German-based Daimler AG and Japan's Toray Industries have joined forces to manufacture carbon fiber reinforced plastics (CFRP) for the automotive industry. Though the name of the joint venture has yet to be determined, Toray's stake will stand at 50.1 percent, Daimler's at 44.9, and other unnamed partners will hold a five-percent share.

Under terms of the joint venture agreement, Toray will handle the development of carbon fiber materials for use in CFRP and Daimler will be tasked with designing the automotive parts and manufacturing the finished product. The duo aims to launch their mass-produced CFRP line in 2012, debuting the lightweight materials on an upcoming Mercedes-Benz passenger vehicle.

The use of CFRP will assist Mercedes-Benz in reaching its goal of reducing vehicle mass by up to 10 percent compared to preceding models and should, via this cut in poundage, lead to improvements in fuel efficiency and a reduction in CO2 emissions for M-B's upcoming CFRP-equipped autos.

[Source: Daimler]
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Daimler and Toray to Establish Joint Venture for Manufacturing and Marketing of carbon-fiber based automobile parts

Jan 24, 2011

Targeted mass production of high-tech lightweight components significantly improves fuel economy and reduces CO2 emissions of cars

New production and joining process enables large-scale production

Toray Industries, Inc. (headquarters: Chuo-ku, Tokyo; President: Akihiro Nikkaku; hereinafter referred to as "Toray") and German automobile manufacturer Daimler AG (headquarters: Stuttgart, Germany), announced that the companies agreed to establish the joint venture (headquarters: Esslingen, Germany), for manufacturing and marketing of Carbon Fiber Reinforced Plastics (CFRP) automobile parts. The companies signed a joint venture contract today.

Under the Joint Development Agreement signed in March last year, Toray, in addition to developing optimal carbon fiber intermediate materials for CFRP, has been working on the design and molding processes, with Daimler taking responsibility for designing parts and developing technologies for joining of the parts. By bringing together their respective strengths, the companies have succeeded in developing an innovative technology for mass-production of CFRP parts with a significantly shorter molding cycle. The partners plan to start supplying the mass-produced CFRP parts utilizing Short Cycle Resin Transfer Molding (RTM), an innovative CFRP molding process technology developed by Toray for Daimler's Mercedes-Benz passenger vehicles to be launched in 2012.

As the world's largest manufacturer of carbon fibers, Toray has identified expansion of its Carbon Fiber Reinforced Composite Business in the automotive field as one of its top priorities. In June 2008, the company established the Automotive Center (AMC), a comprehensive development base for automotive applications, and the Advanced Composite Center (ACC), a center for developing technology and applications for CFRP products, in April 2009. These centers serve as the core entities of the A&A (Automotive & Aircraft) Center in Nagoya, Aichi Prefecture, its comprehensive technology development center for automotive and aircraft applications, and are involved in the development of optimal materials and processes for automotive applications.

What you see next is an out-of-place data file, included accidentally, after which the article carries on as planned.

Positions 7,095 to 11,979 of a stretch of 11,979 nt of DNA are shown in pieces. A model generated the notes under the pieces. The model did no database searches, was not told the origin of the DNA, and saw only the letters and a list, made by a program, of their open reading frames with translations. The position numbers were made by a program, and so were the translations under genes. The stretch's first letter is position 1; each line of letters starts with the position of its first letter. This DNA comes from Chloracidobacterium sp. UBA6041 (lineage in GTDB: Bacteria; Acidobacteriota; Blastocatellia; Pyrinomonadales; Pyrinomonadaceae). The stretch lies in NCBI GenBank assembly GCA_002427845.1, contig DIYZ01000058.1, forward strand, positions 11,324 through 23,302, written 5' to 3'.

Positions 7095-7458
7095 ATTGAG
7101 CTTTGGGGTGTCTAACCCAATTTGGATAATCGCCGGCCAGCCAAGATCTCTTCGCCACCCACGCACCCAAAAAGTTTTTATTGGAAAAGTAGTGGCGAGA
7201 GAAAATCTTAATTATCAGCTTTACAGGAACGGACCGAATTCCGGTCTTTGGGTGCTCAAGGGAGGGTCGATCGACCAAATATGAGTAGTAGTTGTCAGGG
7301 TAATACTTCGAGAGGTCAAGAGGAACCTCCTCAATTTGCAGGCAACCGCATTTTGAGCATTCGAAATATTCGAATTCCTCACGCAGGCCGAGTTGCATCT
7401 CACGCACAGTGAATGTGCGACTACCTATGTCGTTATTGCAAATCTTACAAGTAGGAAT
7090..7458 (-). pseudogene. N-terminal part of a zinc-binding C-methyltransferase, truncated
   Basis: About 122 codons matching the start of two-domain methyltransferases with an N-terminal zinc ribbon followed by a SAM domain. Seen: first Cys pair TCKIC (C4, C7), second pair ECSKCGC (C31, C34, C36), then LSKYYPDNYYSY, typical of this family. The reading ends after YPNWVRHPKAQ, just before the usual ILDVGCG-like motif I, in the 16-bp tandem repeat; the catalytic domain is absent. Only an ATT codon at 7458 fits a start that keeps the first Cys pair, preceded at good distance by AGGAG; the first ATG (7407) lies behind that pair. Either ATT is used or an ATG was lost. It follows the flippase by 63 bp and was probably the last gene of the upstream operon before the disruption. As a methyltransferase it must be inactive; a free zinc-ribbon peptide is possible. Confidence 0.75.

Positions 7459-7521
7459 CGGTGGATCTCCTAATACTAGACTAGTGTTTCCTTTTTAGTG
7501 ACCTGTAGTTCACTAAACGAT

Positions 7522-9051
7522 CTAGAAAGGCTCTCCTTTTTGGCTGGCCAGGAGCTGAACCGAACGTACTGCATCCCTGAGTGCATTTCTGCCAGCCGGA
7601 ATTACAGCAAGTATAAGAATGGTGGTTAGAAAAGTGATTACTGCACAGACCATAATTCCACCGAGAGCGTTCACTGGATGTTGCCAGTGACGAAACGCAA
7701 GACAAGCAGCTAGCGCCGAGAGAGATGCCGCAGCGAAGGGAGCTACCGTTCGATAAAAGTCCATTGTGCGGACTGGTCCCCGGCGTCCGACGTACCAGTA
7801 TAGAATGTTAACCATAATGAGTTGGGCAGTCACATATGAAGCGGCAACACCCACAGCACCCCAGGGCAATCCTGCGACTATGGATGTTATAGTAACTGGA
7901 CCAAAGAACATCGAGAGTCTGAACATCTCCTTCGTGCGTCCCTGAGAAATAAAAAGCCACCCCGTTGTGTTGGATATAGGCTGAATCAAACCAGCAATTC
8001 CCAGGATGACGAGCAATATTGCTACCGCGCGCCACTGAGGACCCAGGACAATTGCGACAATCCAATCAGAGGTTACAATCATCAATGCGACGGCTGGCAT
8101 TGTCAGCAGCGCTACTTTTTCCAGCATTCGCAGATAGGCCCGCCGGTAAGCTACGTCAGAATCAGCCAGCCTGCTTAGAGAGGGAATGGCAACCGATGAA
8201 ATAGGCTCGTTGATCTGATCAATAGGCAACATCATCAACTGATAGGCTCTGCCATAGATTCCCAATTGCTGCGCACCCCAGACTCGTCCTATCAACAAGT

Lightweight construction is an integral part of Daimler's strategy towards sustainable mobility. The company has set a development goal of reducing the body-in-white weight by up to 10% compared with the preceding model for all Mercedes-Benz vehicles with the aim of further improving fuel efficiency and reducing exhaust gas emissions. In order to achieve this goal, Daimler has been forcing developments of technologies based on the principle of allocating the right material in the right place. As part of this move, the company plans to actively adopt CFRP parts and increase the number of models using such parts.

Reducing the vehicle weight for boosting fuel efficiency is an important issue in the automobile industry. The move towards adoption of carbon fiber is expected to soon gain momentum as a solution for significantly reducing the automobile body weight. This weight-saving initiative by Toray and Daimler would partially offset any increase in weight caused by additional safety and comfort features or new technologies used in alternative drive systems. Furthermore CFRP parts contribute to an increased stiffness of the vehicle body, thereby further increasing the crash integrity of the passenger cell as well as the comfort.

The two companies intend to continue promoting their joint development to establish an overwhelmingly cost competitive mass production technology. The joint venture will manufacture and market CFRP parts to further promote the adoption of carbon fiber composite materials in the automotive field even beyond the current applications in e.g. sport cars.

Overview of the joint venture company
1. Name: tbd
2. Business: Manufacture and sales of CFRP automobile parts
3. Location: Esslingen, Germany
4. Establishment: First quarter 2011
5. Capital: 825,000 euro (about 95 million yen)
6. Investment ratio: Toray - 50.1%, Daimler – 44.9%, Other - 5.0%

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